Remote work is on the rise across the board, and for a good reason. But if you think your next Chief Marketing Officer executive search should be for a virtual leader, you should probably reconsider.
The Impact of the Digital Workplace on Marketing
In the U.S. alone, about 25 million professionals will work mostly or entirely from a remote location in the near future. It’s a growing trend across nearly all industries, in organizations of all shapes and sizes.
Faster, more reliable internet available to a wider audience means that most households are now capable of transforming into a virtual office with minimal investment. Virtual work is further enabled by the evolution of video conferencing, instant message platforms, secure document sharing, and a rapidly growing selection of collaboration and project management tools.
Marketing in particular is an especially viable field for work flexibility and remote contributions. Most marketing production today is digital, creative, strategic, or analytical–rarely anything that requires a physical presence or tangible output. As marketing recruitment consultants, we’ve placed a number of great marketing professionals on a remote basis ourselves.
In fact, greater adoption of telecommuting options, when applied and managed strategically, may ultimately improve the effectiveness and productivity of a marketing department. Consider:
- Work flexibility isn’t just a huge draw for top marketing talent, it’s becoming an expectation. As marketing recruitment consultants, we’re seeing more and more of marketing’s top performers valuing flexibility in where and when they work as much or more than salary. If you want to attract the best, you have to be able to offer what they want.
- All else being equal, remote marketing employees are cheaper to your business than those that report into a physical location every day. On-site staff need space: a workspace, break rooms, meeting areas, rest rooms, etc. You have to provide them with a desk, a phone line, office supplies, and more. And don’t forget other office perks: coffee, pizza day, birthday celebrations…the list goes on. No one of those things is particularly expensive–but they add up fast. A team member contributing virtually incurs far fewer costs (not to mention they’ll never be late due to traffic!).
- Opening your marketing department to remote work dramatically grows the potential talent pool. If the best candidate for a job is across the state or across the country, you no longer have to settle for a less-qualified marketer that happens to be nearby.
- The ability to work remotely can have a big impact on team morale and productivity. It’s a low-cost way to significantly add value and job satisfaction to your marketing staff. It’s also a great reward/incentive for team members that show themselves to be diligent and reliable. Remote workers are about twice as likely to love their job than their in-office counterparts. As job satisfaction increases, turnover costs shrink. And professionals working from home have lower rates of absenteeism.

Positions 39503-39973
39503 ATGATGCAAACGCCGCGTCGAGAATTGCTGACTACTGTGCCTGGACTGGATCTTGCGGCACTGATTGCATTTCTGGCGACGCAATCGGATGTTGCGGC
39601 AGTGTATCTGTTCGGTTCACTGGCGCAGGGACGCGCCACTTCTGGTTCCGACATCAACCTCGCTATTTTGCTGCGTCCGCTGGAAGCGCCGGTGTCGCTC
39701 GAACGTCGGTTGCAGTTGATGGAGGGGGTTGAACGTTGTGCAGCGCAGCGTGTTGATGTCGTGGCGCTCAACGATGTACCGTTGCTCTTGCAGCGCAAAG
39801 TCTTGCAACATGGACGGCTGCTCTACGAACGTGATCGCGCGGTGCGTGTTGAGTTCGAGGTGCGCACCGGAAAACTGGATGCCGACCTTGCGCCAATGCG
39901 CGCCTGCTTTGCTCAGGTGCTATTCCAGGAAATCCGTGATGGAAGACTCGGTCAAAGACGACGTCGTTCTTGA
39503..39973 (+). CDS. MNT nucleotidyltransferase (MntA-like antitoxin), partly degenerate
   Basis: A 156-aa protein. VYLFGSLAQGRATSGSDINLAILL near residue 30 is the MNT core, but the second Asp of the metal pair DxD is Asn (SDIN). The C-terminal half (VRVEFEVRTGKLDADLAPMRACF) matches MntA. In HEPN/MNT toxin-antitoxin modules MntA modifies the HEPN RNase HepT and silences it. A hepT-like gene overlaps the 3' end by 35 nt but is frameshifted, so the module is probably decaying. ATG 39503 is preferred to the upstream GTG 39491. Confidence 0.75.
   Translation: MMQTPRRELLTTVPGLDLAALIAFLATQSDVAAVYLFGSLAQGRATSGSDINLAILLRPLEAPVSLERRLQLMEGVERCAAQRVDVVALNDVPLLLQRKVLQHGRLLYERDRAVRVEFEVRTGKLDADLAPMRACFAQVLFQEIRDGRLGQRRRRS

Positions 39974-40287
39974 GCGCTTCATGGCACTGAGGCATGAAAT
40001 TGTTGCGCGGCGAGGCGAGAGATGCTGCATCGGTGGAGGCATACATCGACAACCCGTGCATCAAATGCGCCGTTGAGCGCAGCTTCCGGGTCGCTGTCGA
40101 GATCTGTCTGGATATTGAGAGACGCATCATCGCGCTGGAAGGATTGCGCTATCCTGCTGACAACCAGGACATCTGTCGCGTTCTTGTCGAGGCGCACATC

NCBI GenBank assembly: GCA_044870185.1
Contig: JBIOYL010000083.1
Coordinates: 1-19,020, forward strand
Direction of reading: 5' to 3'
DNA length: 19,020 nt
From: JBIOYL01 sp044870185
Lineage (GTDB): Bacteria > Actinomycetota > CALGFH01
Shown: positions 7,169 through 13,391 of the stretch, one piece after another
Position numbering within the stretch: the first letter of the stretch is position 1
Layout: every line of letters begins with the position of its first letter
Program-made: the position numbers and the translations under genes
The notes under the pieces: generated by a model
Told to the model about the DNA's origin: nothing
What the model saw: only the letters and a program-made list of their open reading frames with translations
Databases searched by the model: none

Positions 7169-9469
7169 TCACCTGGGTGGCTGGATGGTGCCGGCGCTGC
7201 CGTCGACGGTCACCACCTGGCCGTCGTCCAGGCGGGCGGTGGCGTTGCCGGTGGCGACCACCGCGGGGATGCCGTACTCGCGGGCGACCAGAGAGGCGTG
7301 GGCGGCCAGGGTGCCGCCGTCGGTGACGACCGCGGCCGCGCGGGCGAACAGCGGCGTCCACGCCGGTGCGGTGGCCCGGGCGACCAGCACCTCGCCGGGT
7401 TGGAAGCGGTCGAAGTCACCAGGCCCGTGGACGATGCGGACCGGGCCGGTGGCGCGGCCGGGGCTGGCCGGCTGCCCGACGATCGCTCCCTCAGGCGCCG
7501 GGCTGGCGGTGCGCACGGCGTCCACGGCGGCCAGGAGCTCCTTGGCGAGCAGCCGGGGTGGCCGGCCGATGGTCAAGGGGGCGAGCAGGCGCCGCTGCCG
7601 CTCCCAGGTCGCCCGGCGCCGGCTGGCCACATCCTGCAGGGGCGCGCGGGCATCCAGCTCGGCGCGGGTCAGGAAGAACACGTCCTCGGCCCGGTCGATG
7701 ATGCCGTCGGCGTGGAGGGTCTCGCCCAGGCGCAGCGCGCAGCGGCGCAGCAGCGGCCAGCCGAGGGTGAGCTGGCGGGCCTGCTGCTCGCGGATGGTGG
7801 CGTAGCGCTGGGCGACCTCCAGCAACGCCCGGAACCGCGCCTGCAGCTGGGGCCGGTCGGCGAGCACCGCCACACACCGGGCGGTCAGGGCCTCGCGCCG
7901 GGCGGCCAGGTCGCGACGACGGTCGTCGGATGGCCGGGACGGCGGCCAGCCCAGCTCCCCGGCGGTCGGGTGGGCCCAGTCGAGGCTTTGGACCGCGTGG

The Implications for Marketing Executive Recruitment
It’s not hard to imagine a diligent social media marketer, copywriter, or analytics specialist effectively contributing from their home or a nearby coffee shop. But what about senior marketing leaders like the CMO? With all the new technology and management techniques emerging, could a marketing executive be just as effective virtually as on-site?
As a Chief Marketing Officer executive search firm, we frequently get asked by clients whether we recommend opening a search up to remote/virtual candidates.
Our answer as marketing recruitment consultants is almost always a definitive “No.”
The reality is that most marketing heads simply can not be fully effective when working away from the office full time. The downsides outweigh the benefits.
Our reasoning is simple. In most cases, a business’s marketing operations are concentrated in one place–often a single building or floor. That has the obvious advantages of fostering close collaboration and communication. But it also creates an environment ripe for groupthink and an “us vs them” mentality. Marketing leaders need an active, hands-on management style to feel the pulse of their department and keep their team oriented in the right direction.
A head of marketing that is physically removed from the team is too likely to be perceived as “out of touch” with the reality of their day-to-day work and challenges. Inevitably, resentment builds over time and productivity is lost.
Perhaps in the near future technology will mature to a point that empowers senior marketing executives to lead from a virtual location while remaining immersed in the culture and mindset of their team. But we’re simply not there yet.
The Exception to the Rule
Despite the obstacles, there is one situation where a CMO or other top marketing executive could foreseeably work on a remote basis without suffering the negative side effects listed above.
I previously described the typical scenario where a business’s marketing will be based mostly or entirely in a small number of locations. However, there are some situations where this is not the case. For instance, imagine a corporation comprised of several companies that were acquired around the world, or a growing startup that has been assembled mostly from remote employees from its inception.
In cases like these, the marketing team will already be dispersed across multiple locations. If your business’s marketing operations are spread across multiple geographically separate divisions and teams, then you’re less likely to face a problematic cultural difference that spirals out of control.
In that rare case, a CMO could potentially operate with comparable effectiveness almost anywhere–including the comfort of their own home.